2018 on Track to Be One of the Worst Ever for Data BreachesA total of 3,676 breaches involving over 3.6 billion records were reported in the first nine months of this year alone.
It has been another brutal year for organizations, according to a new report summarizing data breach activity in the first nine months of 2018.
On the one hand, the number of reported data breaches this year between Jan. 1 and Sept. 30 was down 8% compared with the same point last year. In addition, the number of exposed records for the first nine months of this year was lower by a substantial 49%. Yet at the same time, the numbers still translated to 3,676 breaches and a staggering 3.6 billion records compromised.
That puts 2018 on track for having the second-most number of reported breaches in a year and the third-highest number of records exposed overall since 2005, according to Risk Based Security, which analyzed data pertaining to breaches gathered from public sources, through automated and proprietary processes, and other means.
Seven of the breaches this year exposed 100 million or more records, and the 10 largest accounted for more than eight in 10 of all records compromised. Among those suffering major data breaches this year were Facebook, Under Armour, Ticketfly, and Hudson's Bay Company.
That there were fewer data breaches and records compromised in the first nine months of 2018 compared withthe same period last year could be that attackers were more engaged in crypto-currency mining activities in the early part of this year. There were also no catastrophic events like the WannaCry and Petya/NotPetya outbreaks as in 2017, at least through the end of September. But that does not mean the threat has become any less.
"Breaches are not going away; the problem is not getting better," says Inga Goddijn, executive vice president of Risk Based Security. "There is still money to made by stealing sensitive and confidential data."
Despite mounting regulatory pressures, this year saw little improvement in the interval between when organizations first discover a breach and when they publicly disclose the event. In 2017, organizations took an average 47 days to publicly disclose an event; this year the number stood at 47.5 days.
For all the investments that organizations are making in breach detection and response, most discover a breach only after being informed of it by an external party. Just 483 — or 13% —of the 3,676 publicly reported data breaches were discovered internally, according to Risk Based Security. In well more than half the reported breaches — 2,171 — the breached entity did not know about the intrusion until being informed by a third party.
"The vast majority of breaches are still uncovered by external sources, such as law enforcement or banks detecting fraudulent activity, then alerting the organization they may have an issue," Goddijn says. "Until we get better at finding breaches in-house, I'm skeptical we'll see much improvement [in breach reporting]."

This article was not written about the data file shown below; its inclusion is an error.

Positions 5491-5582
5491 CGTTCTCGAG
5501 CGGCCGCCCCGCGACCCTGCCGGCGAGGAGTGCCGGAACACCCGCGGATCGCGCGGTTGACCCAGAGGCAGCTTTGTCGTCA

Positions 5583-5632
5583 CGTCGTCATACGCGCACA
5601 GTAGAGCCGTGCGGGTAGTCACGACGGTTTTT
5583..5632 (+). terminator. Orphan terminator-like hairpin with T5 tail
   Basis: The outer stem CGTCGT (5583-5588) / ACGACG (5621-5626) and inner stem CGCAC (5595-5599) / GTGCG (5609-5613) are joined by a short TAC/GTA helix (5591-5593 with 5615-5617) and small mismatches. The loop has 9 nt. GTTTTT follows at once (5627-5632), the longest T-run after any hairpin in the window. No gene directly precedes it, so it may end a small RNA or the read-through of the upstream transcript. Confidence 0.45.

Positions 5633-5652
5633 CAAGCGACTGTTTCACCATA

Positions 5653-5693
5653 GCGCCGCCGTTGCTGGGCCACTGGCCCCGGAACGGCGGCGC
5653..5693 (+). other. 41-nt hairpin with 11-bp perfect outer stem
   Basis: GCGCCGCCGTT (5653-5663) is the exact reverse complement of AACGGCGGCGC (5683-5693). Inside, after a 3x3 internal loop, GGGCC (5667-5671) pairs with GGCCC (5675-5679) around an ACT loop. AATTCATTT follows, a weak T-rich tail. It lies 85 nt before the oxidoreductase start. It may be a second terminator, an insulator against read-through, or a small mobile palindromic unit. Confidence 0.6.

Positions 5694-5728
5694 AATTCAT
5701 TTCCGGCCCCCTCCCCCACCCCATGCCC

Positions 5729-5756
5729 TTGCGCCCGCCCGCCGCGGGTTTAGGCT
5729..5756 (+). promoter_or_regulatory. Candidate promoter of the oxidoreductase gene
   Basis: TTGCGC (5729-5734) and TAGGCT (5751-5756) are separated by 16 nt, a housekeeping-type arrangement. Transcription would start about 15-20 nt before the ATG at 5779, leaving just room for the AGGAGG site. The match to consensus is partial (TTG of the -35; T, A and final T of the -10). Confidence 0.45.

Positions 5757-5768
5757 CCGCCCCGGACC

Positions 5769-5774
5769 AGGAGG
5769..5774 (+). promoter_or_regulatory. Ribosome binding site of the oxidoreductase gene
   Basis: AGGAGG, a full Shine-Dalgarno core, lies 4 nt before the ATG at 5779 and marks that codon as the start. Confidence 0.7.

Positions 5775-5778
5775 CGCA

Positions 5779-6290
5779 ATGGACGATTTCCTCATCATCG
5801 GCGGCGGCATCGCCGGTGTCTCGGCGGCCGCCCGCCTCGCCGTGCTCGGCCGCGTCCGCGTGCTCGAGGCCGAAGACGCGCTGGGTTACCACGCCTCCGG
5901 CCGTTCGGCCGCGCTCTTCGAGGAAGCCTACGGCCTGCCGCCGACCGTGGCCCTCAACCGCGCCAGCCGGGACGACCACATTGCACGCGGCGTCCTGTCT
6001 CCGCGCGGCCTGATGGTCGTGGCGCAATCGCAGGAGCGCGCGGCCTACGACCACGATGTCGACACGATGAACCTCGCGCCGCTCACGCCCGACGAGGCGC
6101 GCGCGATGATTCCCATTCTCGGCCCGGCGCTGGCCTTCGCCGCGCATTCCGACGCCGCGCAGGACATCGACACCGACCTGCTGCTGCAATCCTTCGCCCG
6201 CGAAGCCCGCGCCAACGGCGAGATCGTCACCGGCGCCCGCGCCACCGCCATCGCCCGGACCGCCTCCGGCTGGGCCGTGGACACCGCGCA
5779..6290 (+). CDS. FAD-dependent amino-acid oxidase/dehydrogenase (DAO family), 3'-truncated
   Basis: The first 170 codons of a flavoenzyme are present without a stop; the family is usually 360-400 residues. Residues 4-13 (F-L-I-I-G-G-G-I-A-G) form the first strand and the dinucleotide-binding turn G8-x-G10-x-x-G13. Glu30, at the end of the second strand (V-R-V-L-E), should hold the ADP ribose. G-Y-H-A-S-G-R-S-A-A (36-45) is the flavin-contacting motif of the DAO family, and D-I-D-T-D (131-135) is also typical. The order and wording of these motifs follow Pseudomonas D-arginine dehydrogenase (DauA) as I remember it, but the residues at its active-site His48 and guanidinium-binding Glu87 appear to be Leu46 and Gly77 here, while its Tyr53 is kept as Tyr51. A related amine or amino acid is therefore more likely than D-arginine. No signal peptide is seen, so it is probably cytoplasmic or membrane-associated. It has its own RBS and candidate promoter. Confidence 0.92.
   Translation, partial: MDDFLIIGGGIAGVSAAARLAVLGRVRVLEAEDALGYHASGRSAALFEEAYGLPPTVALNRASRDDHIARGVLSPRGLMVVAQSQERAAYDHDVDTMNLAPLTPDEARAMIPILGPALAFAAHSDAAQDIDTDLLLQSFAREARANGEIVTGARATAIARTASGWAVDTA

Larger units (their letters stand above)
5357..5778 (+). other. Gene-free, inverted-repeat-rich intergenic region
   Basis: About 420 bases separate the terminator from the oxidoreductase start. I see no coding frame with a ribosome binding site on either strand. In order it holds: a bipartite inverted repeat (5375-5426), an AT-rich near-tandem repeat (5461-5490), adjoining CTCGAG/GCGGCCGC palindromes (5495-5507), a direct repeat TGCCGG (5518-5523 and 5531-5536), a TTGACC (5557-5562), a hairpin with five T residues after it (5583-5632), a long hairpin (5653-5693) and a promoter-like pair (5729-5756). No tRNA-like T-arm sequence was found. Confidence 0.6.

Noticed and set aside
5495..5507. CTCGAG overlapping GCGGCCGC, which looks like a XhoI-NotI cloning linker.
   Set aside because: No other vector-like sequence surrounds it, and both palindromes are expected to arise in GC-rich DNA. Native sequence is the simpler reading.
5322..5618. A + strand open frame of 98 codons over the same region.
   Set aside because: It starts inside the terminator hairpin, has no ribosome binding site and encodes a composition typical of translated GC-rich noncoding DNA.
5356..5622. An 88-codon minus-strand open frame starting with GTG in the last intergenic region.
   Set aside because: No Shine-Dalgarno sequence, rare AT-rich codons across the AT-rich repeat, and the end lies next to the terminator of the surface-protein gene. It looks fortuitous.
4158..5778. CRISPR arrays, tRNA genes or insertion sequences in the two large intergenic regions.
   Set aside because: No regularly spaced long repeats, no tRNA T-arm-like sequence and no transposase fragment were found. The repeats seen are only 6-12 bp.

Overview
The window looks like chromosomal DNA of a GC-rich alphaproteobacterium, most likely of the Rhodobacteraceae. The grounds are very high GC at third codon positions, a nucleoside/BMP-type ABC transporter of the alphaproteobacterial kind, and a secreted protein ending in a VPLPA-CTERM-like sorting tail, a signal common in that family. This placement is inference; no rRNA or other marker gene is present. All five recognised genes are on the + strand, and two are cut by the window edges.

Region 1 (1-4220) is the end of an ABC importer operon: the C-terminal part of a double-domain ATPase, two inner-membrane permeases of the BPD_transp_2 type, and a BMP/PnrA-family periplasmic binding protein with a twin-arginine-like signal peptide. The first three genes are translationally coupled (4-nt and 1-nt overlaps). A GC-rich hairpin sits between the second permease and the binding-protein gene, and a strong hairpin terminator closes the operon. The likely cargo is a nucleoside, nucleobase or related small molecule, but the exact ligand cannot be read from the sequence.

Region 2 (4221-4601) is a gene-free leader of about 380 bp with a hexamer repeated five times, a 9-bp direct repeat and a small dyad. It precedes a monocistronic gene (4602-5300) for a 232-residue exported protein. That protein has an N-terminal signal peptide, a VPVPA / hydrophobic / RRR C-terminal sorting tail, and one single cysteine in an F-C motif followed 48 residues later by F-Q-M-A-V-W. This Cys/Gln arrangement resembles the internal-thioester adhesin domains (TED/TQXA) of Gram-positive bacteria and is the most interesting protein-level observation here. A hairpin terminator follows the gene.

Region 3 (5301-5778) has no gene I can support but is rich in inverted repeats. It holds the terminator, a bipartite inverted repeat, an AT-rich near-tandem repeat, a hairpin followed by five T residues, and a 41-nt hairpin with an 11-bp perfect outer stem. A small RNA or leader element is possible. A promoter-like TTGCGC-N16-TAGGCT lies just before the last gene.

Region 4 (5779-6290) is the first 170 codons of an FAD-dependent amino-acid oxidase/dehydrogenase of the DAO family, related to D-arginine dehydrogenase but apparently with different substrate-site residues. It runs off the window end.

As has been the case for several years, insiders posed the biggest threat to data. Fraud — a term that Risk Based Security uses to describe any sort of malicious insider activity or no-technical methods of illegally accessing data — accounted for nearly 36% of the records compromised.
In fact, some of the most damaging incidents this year resulted from insiders selling access to databases containing sensitive data, Goddijn says. More than 30 of 51 data breaches involving intellectual property in the first nine months of 2018 stemmed from inside the organization. In addition to malicious activity, many organizations suffered data compromises because of employees and others with insider access mishandling assets.
Email addresses, passwords, names, and, addresses were the most commonly exposed data types. But 18% of the breaches exposed Social Security numbers, 15% involved credit card data, and 11% compromised birth dates.
While insiders were responsible for the most number of records compromised, hacking by external parties continued to be the primary reason for security incidents at most organizations.
"Typically, hacking is financially motivated, whether it be to steal data that can later be monetized or leverage system access for some other operation that ultimately generates income for the actor," Goddijn says. But there were other causes for external hacking as well, including political motivations and curiosity, she adds.
Somewhat surprisingly given current regulatory pressures, about 35% of organizations that suffered a breach this year did not or were not able to disclose the number of records impacted in the incident.
Ironically enough, many of these breaches were less significant than the refusal to disclose details might suggest Goddijn says. More than 48% of all breaches, in fact, exposed between one and 1,000 records. "We've become so accustomed to seeing headline-busting breaches — with hundreds of thousands or even millions of records lost — that when the number is 'undisclosed,' people have a tendency to assume the worst," she notes.
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Jai Vijayan is a seasoned technology reporter with over 20 years of experience in IT trade journalism. He was most recently a Senior Editor at Computerworld, where he covered information security and data privacy issues for the publication. Over the course of his 20-year ... View Full Bio